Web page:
By now everyone is very familiar with a phenomena that started about a decade ago in many cities where food is sold and served curbside from a truck or trailer with a kitchen on board.
What started as hot dog carts in the park has grown to include a wide variety of foods served from mobile locations – sometimes ethnic, often featuring local or organic ingredients, usually served in paper wrap or trays, and somehow best enjoyed while you’re hanging out on a street corner. Hours of television are devoted to ‘street eats’ and, in most cities, thousands of people daily dine at one of these colourful and creative ‘restaurants on wheels’. Victoria and Vancouver offer great examples, but even Courtenay, Duncan and Parksville are now developing a food truck culture.
But not in Nanaimo! A couple of food trucks made appearances in recent years and struggled to survive regulatory approval, appropriate operating terms and spaces, and… customers in the locations the city would permit. Most, unfortunately, failed under the weight of bureaucracy. Now, the Vancouver Island Food Truck Association, a loose knit group of operators, are trying to break through in some smaller communities that have been a challenge, ours included.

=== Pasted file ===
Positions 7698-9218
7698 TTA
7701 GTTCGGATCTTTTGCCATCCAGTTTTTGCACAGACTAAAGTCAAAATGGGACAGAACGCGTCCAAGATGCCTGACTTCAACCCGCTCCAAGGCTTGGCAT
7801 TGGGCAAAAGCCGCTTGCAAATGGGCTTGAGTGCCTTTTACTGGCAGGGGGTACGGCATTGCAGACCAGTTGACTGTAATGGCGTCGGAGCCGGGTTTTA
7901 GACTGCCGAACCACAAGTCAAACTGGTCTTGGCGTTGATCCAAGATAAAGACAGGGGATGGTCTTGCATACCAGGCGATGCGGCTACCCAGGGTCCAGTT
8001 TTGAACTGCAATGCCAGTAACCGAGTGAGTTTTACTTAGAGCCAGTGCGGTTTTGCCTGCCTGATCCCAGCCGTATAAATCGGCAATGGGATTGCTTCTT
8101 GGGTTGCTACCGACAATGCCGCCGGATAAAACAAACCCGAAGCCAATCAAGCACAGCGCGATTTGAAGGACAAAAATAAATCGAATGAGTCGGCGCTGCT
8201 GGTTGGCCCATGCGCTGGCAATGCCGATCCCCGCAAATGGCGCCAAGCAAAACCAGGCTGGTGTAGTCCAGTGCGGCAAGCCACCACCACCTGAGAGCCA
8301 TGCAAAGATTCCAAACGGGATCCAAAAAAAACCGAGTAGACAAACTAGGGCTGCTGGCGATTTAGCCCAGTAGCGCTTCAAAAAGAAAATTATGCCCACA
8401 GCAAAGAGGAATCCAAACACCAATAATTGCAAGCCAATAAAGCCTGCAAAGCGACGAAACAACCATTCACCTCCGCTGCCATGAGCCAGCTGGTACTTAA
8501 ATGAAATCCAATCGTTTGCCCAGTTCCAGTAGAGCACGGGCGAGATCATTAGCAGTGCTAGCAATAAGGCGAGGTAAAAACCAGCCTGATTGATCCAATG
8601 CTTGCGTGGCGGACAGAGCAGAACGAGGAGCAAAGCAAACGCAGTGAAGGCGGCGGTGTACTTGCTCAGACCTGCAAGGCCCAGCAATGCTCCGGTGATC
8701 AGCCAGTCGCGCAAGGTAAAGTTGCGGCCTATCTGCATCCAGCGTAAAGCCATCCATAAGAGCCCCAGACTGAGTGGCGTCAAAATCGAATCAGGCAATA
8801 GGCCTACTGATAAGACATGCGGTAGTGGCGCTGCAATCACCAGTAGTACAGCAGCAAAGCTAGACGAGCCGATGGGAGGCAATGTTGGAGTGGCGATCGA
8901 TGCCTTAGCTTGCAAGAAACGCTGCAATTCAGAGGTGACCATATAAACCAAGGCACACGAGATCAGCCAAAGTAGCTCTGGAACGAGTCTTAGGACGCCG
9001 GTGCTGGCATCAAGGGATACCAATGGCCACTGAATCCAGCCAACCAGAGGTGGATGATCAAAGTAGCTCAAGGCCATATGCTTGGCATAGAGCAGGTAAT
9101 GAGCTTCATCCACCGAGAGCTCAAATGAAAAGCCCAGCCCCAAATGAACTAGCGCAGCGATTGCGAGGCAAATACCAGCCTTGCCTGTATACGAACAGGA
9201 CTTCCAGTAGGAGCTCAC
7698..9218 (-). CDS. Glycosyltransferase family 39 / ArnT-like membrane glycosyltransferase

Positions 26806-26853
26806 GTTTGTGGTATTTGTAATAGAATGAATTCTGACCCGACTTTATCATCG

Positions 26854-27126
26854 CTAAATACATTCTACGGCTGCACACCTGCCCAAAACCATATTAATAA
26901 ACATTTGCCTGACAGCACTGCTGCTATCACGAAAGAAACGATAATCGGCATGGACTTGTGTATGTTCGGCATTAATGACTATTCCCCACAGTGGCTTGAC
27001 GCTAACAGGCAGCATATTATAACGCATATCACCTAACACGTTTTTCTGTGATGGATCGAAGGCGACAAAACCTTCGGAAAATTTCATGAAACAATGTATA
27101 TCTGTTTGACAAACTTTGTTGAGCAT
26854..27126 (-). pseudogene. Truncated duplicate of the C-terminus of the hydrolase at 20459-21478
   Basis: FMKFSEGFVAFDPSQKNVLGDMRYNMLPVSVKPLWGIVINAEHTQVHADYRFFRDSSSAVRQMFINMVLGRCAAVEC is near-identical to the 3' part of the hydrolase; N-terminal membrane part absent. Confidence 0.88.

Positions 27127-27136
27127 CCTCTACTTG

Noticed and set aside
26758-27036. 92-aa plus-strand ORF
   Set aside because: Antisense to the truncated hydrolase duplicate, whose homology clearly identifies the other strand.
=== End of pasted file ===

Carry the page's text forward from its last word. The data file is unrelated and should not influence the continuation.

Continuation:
A few enthusiastic entrepreneurs are proposing a new approach to the city through the Chamber. It’s well known from experience that food trucks and carts do not pose an unfair advantage over restaurant operators. Food trucks act as an attraction and a destination unto themselves. When gathered together, they present a roving ‘food festival’. When used to provide food at community events, in festivals and in parks, they are a lively addition to the festivities replacing the tired, old approach to concession stands where a city would operate, or license, a permanent structure to churn out the same old, same old dogs and fries or plastic wrapped pre-made sandwiches.
Is Nanaimo ready? Can you see it now – on our city streets downtown, at our beaches, in our parks? Should we support and encourage our community to seek ‘friendly’ regulation and permitting policies? If you say yes, let Mayor and Council know or tell the Chamber you’re on board with street eats in Nanaimo. Call me or email your opinion to firstname.lastname@example.org 250-756-1191
Kim Smythe, CEO